The health impact of living near a natural gas leak

UC expert talks to BBC about issue of methane leaks at abandoned wells

The BBC talked to a University of Cincinnati professor about the ways leaking oil and natural gas wells might be affecting public health.

Studies have linked pollutants related to the oil and gas industry with as many as 710 premature deaths and tens of thousands of cases of childhood asthma nationwide each year. Leaking wells are known to release volatile organic compounds such as benzene, which has been linked to cancer.

UC Associate Professor Amy Townsend-Small

UC Professor Amy Townsend-Small. Photo/Jay Yocis/UC

The BBC spoke to UC College of Arts and Sciences Professor Amy Townsend-Small who has been studying the national problem of leaking and abandoned wells across the country.

"The highest concentrations of these non-methane hydrocarbons are in gas at wellheads, which also have the highest emission rates," Townsend-Small told the BBC.

Millions of Americans live within a mile of an orphaned oil or gas well or abandoned coal mine, according to the U.S. Department of the Interior. These sites are notorious for creating air and water pollution.

Congress set aside $4.7 billion in President Biden's Infrastructure Law to inventory and cap abandoned oil and gas wells. The initiative is expected to help address the escape of methane, a greenhouse gas that is a key driver of climate change.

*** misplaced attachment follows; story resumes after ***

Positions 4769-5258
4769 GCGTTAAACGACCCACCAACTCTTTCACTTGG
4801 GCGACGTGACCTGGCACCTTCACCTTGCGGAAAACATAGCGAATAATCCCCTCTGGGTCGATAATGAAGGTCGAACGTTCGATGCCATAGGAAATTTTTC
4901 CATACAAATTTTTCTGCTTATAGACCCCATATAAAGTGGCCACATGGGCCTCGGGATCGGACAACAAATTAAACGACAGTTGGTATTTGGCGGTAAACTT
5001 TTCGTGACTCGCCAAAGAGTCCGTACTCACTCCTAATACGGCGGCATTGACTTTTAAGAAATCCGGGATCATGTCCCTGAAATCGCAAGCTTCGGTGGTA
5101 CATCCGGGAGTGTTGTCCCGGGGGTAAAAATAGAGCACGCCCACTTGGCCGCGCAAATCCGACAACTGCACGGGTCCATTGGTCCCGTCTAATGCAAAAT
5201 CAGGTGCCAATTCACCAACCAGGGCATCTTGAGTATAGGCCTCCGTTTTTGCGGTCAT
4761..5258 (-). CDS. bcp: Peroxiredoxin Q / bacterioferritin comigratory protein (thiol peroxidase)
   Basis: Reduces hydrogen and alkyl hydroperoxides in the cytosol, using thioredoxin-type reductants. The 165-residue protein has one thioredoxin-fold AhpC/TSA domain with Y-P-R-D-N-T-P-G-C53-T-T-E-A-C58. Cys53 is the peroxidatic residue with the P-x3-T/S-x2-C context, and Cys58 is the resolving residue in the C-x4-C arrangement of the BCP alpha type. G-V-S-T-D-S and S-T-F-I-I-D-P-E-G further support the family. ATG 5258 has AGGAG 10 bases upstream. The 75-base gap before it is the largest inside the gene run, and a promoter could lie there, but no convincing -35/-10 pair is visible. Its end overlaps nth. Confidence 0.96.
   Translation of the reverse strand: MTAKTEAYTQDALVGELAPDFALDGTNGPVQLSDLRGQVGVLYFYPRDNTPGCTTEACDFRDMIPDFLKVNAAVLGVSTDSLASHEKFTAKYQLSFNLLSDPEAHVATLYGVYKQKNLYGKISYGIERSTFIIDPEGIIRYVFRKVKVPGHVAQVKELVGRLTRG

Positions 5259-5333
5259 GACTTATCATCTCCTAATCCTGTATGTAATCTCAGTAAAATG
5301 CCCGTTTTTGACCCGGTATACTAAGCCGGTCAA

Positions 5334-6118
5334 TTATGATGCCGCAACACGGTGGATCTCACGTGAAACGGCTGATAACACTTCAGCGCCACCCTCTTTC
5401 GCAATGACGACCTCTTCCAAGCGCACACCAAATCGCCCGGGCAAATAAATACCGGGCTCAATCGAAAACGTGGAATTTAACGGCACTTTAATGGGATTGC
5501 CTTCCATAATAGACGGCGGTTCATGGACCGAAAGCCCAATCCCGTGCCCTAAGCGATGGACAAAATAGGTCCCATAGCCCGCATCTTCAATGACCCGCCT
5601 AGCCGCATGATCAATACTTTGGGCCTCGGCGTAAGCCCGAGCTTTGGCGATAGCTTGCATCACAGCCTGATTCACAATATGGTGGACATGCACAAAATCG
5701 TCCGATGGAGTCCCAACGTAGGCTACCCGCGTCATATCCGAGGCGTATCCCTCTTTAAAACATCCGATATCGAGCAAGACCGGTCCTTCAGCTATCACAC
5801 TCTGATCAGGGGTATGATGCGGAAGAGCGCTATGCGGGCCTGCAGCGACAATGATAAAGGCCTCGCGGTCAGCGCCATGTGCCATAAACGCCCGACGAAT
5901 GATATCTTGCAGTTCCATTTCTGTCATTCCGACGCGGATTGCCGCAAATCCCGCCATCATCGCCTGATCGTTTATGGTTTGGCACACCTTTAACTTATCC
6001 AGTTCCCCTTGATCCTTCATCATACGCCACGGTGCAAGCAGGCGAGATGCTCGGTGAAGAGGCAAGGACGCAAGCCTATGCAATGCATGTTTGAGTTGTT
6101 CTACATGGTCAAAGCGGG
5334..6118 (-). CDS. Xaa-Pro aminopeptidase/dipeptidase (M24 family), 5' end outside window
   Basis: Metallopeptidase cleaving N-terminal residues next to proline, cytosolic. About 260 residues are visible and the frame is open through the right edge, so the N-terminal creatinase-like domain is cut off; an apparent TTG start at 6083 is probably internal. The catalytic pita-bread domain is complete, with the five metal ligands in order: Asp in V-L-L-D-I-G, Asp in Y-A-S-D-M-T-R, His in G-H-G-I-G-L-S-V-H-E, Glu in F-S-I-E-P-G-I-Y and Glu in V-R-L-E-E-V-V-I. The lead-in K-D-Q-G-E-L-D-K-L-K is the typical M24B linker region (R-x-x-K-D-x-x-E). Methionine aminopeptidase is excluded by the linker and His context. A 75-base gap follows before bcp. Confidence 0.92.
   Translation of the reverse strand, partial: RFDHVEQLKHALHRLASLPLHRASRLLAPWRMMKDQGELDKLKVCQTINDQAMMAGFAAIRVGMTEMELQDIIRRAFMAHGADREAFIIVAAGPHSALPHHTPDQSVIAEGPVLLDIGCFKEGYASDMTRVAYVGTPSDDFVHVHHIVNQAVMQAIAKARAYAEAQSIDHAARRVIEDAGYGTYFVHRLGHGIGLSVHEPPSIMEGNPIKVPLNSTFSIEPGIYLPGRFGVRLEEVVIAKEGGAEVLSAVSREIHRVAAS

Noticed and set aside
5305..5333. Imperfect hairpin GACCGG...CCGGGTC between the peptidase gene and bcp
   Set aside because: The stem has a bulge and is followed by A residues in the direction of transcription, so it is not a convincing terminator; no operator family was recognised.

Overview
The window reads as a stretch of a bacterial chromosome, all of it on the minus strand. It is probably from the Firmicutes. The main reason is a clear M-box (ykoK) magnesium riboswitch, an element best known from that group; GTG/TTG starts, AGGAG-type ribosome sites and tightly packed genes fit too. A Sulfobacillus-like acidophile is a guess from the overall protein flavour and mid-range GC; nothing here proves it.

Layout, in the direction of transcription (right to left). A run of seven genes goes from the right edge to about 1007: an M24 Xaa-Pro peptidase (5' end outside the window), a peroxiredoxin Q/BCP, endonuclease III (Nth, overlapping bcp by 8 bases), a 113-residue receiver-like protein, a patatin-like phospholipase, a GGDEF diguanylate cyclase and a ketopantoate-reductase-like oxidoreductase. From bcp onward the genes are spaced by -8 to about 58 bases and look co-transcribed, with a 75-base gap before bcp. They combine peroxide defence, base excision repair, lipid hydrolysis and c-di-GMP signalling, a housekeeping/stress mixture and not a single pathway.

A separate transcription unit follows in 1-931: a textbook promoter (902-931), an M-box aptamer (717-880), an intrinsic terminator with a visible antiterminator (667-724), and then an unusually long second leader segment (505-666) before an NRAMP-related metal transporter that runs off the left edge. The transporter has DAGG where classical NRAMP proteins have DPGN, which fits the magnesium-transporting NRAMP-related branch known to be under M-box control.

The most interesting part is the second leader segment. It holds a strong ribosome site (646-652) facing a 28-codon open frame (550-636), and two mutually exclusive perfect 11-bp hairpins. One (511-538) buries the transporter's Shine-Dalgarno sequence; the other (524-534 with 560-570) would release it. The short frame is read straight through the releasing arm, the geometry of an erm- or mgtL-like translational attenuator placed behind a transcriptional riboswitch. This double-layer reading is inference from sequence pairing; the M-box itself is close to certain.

In a study published last year in the journal PLOS Climate, Townsend-Small recommended a proposal to cap "marginal" or low-producing wells, many of which have also been found to be leaking.

She found that these marginal wells leak methane at a disproportionate rate compared to their meager production of oil or natural gas.  

Read the BBC story.

Featured image at top: UC graduate Jacob Hoschouer measures methane emissions at the site of an abandoned well in Texas. Photo/Provided

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Regional media: UC expert talks about abandoned wells

September 15, 2022

UC College of Arts and Sciences associate professor Amy Townsend-Small talks to the WFMP program Sustainability Now! and WOSU's the Ohio Statehouse about Kentucky's leaking oil and gas wells and a new federal initiative to cap them.